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Role for cholesterol/Wnt interactions in balancing pluripotency and neural differentiation

Friday, November 08, 2013 — Poster Session III

10:00 a.m. – 12:00 p.m.

FAES Academic Center (Upper-Level Terrace)




  • K.R. Francis
  • A.N Ton
  • C.A. Wassif
  • H.J. Westphal
  • F.D. Porter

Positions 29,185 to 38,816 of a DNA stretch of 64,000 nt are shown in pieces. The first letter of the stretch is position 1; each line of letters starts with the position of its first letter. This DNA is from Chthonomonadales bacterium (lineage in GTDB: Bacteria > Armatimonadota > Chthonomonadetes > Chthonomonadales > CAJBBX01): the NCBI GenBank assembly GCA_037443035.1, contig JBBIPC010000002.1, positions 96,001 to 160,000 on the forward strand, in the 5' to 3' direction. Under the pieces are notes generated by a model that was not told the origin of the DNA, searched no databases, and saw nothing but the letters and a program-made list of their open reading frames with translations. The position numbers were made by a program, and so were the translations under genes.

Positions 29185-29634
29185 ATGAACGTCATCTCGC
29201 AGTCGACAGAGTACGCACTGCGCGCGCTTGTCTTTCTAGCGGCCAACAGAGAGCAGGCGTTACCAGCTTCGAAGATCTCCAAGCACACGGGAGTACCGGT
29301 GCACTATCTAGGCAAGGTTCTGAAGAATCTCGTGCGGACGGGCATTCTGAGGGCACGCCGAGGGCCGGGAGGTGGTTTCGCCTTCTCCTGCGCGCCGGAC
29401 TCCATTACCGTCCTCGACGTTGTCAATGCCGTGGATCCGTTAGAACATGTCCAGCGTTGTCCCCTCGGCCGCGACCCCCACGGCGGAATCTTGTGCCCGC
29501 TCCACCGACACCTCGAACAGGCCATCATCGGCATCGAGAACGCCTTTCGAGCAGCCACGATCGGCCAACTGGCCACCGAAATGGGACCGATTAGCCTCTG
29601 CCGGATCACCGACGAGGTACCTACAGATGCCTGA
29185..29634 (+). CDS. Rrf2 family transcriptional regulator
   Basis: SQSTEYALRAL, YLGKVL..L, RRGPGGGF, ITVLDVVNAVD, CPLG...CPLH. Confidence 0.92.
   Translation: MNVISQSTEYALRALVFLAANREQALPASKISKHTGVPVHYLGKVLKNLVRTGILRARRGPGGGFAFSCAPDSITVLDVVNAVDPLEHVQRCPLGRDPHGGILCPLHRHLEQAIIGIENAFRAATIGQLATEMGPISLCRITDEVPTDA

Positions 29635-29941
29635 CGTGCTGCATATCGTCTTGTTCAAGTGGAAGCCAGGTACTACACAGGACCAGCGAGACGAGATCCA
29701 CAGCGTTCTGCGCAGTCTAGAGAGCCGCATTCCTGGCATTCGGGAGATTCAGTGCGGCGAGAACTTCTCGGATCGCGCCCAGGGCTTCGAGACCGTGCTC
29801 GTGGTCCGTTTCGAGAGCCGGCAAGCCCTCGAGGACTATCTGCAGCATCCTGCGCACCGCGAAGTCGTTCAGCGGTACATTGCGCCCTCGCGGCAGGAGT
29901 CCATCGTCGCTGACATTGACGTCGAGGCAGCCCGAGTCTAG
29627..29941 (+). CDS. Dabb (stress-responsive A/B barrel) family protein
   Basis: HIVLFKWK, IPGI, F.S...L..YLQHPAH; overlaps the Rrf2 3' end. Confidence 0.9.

Identifying mechanisms that regulate pluripotency versus neural differentiation are important for understanding development and neurological disease. While cholesterol regulates many cellular functions, its effects on the balance between pluripotency and differentiation are unclear. Smith-Lemli-Opitz Syndrome (SLOS) is caused by mutations in 7-dehydrocholesterol reductase, limiting cholesterol synthesis and causing neurological dysfunction. We generated and characterized induced pluripotent stem cells (iPSCs) from SLOS patients, finding no differences between patient and control lines when cultured in high cholesterol. A hallmark of SLOS is the accumulation of 7,8-dehydrocholesterols (DHCs) and reduced cholesterol content. While controls never accumulate DHCs, culture of SLOS iPSCs in cholesterol free media revealed a time-dependent increase in DHCs and decrease in cholesterol. Neural differentiation assays revealed SLOS cells matured from neural progenitors to differentiated neurons and glia ~300% faster than controls. Further, pluripotent SLOS iPSCs spontaneously formed CNS (Pax6+) and PNS (Sox10+) progenitors in cholesterol free conditions. Small molecule mimetics of SLOS also induced similar effects on control iPSCs. A subsequent microarray time-course identified loss of Wnt/beta-catenin signaling as a key initiator of differentiation, where inhibition of GSK3-beta prevented both beta-catenin degradation and SLOS differentiation. This work identifies a novel role for cholesterol/Wnt interactions in balancing pluripotency and neural differentiation.

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